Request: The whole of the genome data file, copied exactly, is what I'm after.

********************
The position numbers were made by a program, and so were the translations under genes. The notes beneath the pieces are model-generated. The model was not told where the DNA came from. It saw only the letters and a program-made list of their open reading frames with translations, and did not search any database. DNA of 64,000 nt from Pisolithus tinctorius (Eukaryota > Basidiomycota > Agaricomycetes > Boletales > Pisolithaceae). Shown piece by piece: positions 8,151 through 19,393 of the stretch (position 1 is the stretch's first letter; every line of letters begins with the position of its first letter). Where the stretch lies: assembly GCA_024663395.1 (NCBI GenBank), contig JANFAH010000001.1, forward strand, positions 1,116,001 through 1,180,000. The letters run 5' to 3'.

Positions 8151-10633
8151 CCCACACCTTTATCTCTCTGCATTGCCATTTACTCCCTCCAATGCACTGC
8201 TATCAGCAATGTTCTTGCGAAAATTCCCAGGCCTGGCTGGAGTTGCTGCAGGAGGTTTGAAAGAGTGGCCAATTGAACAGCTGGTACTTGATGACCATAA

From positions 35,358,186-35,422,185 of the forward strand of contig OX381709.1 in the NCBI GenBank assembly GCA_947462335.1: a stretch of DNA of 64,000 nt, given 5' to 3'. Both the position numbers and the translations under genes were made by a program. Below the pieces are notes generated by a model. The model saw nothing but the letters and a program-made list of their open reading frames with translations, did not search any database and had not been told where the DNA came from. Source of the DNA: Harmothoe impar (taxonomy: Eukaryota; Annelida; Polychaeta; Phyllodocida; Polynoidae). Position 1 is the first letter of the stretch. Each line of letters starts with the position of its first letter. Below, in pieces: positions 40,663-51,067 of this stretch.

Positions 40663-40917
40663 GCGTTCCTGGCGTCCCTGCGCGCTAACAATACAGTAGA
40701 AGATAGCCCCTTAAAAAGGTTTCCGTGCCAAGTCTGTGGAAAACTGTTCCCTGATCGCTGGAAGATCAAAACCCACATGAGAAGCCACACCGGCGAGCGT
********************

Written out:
The position numbers were made by a program, and so were the translations under genes. The notes beneath the pieces are model-generated. The model was not told where the DNA came from. It saw only the letters and a program-made list of their open reading frames with translations, and did not search any database. DNA of 64,000 nt from Pisolithus tinctorius (Eukaryota > Basidiomycota > Agaricomycetes > Boletales > Pisolithaceae). Shown piece by piece: positions 8,151 through 19,393 of the stretch (position 1 is the stretch's first letter; every line of letters begins with the position of its first letter). Where the stretch lies: assembly GCA_024663395.1 (NCBI GenBank), contig JANFAH010000001.1, forward strand, positions 1,116,001 through 1,180,000. The letters run 5' to 3'.

Positions 8151-10633
8151 CCCACACCTTTATCTCTCTGCATTGCCATTTACTCCCTCCAATGCACTGC
8201 TATCAGCAATGTTCTTGCGAAAATTCCCAGGCCTGGCTGGAGTTGCTGCAGGAGGTTTGAAAGAGTGGCCAATTGAACAGCTGGTACTTGATGACCATAA

From positions 35,358,186-35,422,185 of the forward strand of contig OX381709.1 in the NCBI GenBank assembly GCA_947462335.1: a stretch of DNA of 64,000 nt, given 5' to 3'. Both the position numbers and the translations under genes were made by a program. Below the pieces are notes generated by a model. The model saw nothing but the letters and a program-made list of their open reading frames with translations, did not search any database and had not been told where the DNA came from. Source of the DNA: Harmothoe impar (taxonomy: Eukaryota; Annelida; Polychaeta; Phyllodocida; Polynoidae). Position 1 is the first letter of the stretch. Each line of letters starts with the position of its first letter. Below, in pieces: positions 40,663-51,067 of this stretch.

Positions 40663-40917
40663 GCGTTCCTGGCGTCCCTGCGCGCTAACAATACAGTAGA
40701 AGATAGCCCCTTAAAAAGGTTTCCGTGCCAAGTCTGTGGAAAACTGTTCCCTGATCGCTGGAAGATCAAAACCCACATGAGAAGCCACACCGGCGAGCGT